Rookie Diary: Lori Moreno Tackles Lost Commissions

In the third month of the series, the rookies tackle lost commissions, new niches, and personal fears.

April 1, 2004

Lori Moreno, 30

ERA Sunrise Realty
Cumming, Ga.

April 2004

I had a big mess this month—three of my listings fell through. Talk about disappointing. And it's not over yet. What happened was, I had two listings from the same couple.

I also had a listing from a woman who wanted to buy one of those two listings but needed to sell her current house first. So everything was fine. Mid-month, my husband and I decided to take the kids down to Disney World for a week. Halfway to Orlando, I got a call on my cell phone. It's the wife of the couple with the two listings. She told me they're having family problems and are going to have to take the houses off the market. I say, well, okay, let’s talk about it when I get back.

A few days later, I got a call from my friend in the office who’s taking care of my business while I’m gone. She told me she drove by one of the listings and saw somebody moving in. It turned out this couple went FSBO without telling me and sold both of the houses behind my back! Is that unbelievable or what? I mean, we have a listing agreement!

And we're talking about a lot of money. One of the houses went for $170,000 and the other for $120,000. Taken together, I'm out $14,500.

So I call them and say, look, I know what you did, but we have an agreement and I expect to get paid. And the husband goes crazy. He calls my broker and starts yelling that he's going to report me, get my license revoked, blah, blah, blah. My broker, thank God, stood behind me.

So now, it looks like we might go to court. I've offered to settle for a reduced fee but they're not having any of it. What a disaster. I didn’t know people could be that deceiving.

Everything else this month has been kind of anticlimactic. I did, however, get a terrific new listing from an Internet site where you buy referrals for $35 a piece.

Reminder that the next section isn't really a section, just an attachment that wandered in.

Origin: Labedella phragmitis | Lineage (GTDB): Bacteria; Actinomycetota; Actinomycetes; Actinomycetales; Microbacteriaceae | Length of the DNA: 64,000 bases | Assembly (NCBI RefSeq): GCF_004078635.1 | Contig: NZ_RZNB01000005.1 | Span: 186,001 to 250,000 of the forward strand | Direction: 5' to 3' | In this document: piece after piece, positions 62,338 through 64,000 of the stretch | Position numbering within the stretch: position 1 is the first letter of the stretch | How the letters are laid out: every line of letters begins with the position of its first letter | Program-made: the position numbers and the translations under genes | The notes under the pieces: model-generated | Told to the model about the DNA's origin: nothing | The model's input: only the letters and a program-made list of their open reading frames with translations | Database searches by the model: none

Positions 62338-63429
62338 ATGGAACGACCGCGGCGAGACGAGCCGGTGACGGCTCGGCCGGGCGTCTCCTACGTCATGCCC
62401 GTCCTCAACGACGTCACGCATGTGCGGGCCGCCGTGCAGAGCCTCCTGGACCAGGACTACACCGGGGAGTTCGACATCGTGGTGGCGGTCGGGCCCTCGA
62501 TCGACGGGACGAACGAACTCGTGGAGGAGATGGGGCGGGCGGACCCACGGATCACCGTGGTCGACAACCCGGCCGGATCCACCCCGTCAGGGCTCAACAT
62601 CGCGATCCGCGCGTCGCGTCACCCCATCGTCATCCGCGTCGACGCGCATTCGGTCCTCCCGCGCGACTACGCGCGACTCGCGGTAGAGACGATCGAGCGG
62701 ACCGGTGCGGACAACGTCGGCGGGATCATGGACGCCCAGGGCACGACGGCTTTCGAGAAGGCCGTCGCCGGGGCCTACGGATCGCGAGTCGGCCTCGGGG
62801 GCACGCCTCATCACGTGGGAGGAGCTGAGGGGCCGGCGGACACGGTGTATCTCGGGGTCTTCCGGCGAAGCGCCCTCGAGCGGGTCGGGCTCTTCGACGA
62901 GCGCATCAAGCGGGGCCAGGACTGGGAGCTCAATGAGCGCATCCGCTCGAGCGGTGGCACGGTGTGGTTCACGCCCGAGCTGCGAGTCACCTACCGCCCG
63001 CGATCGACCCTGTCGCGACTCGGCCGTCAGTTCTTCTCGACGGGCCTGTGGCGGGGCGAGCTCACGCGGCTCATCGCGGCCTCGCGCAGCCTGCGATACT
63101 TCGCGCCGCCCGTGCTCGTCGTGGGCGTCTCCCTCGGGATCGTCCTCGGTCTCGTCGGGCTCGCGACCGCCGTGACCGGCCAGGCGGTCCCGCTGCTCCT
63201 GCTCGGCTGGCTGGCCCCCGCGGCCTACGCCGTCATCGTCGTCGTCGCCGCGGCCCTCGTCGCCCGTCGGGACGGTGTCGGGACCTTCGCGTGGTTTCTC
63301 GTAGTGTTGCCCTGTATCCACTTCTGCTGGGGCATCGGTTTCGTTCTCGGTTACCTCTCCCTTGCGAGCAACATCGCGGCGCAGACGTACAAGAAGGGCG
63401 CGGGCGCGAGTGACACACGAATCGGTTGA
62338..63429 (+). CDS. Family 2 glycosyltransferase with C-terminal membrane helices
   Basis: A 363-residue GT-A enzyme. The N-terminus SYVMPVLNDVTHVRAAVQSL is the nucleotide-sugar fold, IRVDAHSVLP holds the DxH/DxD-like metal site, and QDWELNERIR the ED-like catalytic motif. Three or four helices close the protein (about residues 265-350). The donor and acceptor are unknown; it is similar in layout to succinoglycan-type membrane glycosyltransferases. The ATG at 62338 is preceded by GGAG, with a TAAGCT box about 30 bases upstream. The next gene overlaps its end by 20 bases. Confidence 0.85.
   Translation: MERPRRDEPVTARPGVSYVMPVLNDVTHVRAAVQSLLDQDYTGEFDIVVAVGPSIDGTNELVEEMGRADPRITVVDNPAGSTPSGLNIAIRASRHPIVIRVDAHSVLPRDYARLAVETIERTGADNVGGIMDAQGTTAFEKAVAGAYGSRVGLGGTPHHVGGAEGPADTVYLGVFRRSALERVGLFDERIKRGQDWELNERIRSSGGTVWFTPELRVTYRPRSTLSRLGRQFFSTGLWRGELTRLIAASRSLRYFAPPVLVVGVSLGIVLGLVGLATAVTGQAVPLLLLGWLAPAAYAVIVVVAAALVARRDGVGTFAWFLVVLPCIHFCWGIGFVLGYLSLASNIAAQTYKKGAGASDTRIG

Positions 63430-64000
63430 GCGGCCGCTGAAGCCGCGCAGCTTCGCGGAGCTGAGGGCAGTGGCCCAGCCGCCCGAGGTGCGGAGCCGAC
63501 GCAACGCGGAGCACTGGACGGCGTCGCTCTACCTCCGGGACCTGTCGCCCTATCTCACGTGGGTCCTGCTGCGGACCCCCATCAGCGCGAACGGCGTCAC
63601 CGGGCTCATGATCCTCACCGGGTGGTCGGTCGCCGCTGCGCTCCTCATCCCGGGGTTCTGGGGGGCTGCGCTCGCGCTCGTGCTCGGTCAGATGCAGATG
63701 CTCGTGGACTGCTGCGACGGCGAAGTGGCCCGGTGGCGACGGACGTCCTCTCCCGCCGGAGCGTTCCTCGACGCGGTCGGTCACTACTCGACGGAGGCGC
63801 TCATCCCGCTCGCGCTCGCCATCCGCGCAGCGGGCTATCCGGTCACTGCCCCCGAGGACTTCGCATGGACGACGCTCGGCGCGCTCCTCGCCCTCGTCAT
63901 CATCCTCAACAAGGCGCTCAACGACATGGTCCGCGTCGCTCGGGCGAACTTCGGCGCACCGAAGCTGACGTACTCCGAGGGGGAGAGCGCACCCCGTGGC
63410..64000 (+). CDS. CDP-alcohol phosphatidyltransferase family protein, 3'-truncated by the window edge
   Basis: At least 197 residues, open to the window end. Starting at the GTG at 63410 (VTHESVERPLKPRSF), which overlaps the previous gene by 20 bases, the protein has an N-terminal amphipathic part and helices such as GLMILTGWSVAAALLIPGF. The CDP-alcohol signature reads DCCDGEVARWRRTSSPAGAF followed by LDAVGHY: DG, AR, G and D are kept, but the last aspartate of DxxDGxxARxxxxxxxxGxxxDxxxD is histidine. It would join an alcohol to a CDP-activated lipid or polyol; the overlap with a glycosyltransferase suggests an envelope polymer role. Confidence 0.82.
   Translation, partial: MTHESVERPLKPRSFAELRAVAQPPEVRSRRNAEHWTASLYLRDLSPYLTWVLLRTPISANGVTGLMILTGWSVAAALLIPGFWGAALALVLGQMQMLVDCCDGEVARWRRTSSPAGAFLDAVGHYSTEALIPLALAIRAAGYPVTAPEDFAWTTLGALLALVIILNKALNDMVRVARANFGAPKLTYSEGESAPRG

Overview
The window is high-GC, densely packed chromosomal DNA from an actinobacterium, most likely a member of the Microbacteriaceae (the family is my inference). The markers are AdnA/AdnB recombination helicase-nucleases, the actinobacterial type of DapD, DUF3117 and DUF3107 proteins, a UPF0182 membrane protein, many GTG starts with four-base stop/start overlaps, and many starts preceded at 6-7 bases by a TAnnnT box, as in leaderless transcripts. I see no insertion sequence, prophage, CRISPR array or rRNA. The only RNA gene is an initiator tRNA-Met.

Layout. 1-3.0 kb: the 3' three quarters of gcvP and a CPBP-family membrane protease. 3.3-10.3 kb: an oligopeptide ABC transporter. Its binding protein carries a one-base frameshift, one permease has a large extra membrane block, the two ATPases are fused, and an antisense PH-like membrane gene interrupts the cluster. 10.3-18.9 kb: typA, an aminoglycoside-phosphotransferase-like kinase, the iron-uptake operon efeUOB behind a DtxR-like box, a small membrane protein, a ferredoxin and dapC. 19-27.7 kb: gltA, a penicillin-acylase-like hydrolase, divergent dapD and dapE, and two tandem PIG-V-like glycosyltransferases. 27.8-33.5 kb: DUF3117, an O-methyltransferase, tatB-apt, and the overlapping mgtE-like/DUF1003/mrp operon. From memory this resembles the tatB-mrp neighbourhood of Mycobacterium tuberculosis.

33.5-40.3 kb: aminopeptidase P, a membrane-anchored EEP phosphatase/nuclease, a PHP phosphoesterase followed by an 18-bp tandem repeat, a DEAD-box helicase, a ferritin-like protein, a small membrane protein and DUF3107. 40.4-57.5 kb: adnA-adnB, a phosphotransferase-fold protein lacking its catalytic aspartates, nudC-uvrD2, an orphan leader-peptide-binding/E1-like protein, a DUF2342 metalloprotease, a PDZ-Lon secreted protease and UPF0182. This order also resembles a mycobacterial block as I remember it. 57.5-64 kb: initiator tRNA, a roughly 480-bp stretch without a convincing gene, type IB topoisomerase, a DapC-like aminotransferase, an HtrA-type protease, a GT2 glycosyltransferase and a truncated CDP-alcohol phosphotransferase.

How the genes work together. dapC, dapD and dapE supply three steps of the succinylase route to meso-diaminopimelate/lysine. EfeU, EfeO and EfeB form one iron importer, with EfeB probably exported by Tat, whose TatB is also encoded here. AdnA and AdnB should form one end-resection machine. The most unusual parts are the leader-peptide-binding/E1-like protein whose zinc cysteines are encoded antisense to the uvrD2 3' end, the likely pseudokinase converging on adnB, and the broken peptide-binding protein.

The referral was for a couple looking for a "million-dollar" home. When I saw it, I thought, there's no way this can be true. But I bought it anyway, and it turns out it is true!

Actually, it’s even better than that. The couple does indeed want to buy a house in the $1 million range. But first, they have to sell some property. They own eight acres in Tucker, which is north of here. It's got a house and a 2- or 3-acre lake on it. The real value, though, is the land. It's in an old subdivision and could be redeveloped.

To do that, though, it would have to be rezoned, which I don't think would be a problem because it's adjacent to land that has the kind of zoning a builder would need to do a project.

They want $1.4 million for it. That seems a little high to me. I'm trying to get them to reduce it to $1.2 million. But we've had a ton of calls on it.

Meanwhile, I'm also showing them $1 million houses. They have five kids and want to be in a new house by August so the kids can start school. A lot of things have to fall in place here, but after the last month, I feel like I'm overdue for some good luck.

Robert Sharoff is an architectural writer for The New York Times, Washington Post, Chicago Tribune, and Chicago Magazine. With photographer William Zbaren, he has produced books highlighting the architecture of Detroit and St. Louis. He is a former senior editor with REALTOR® Magazine.

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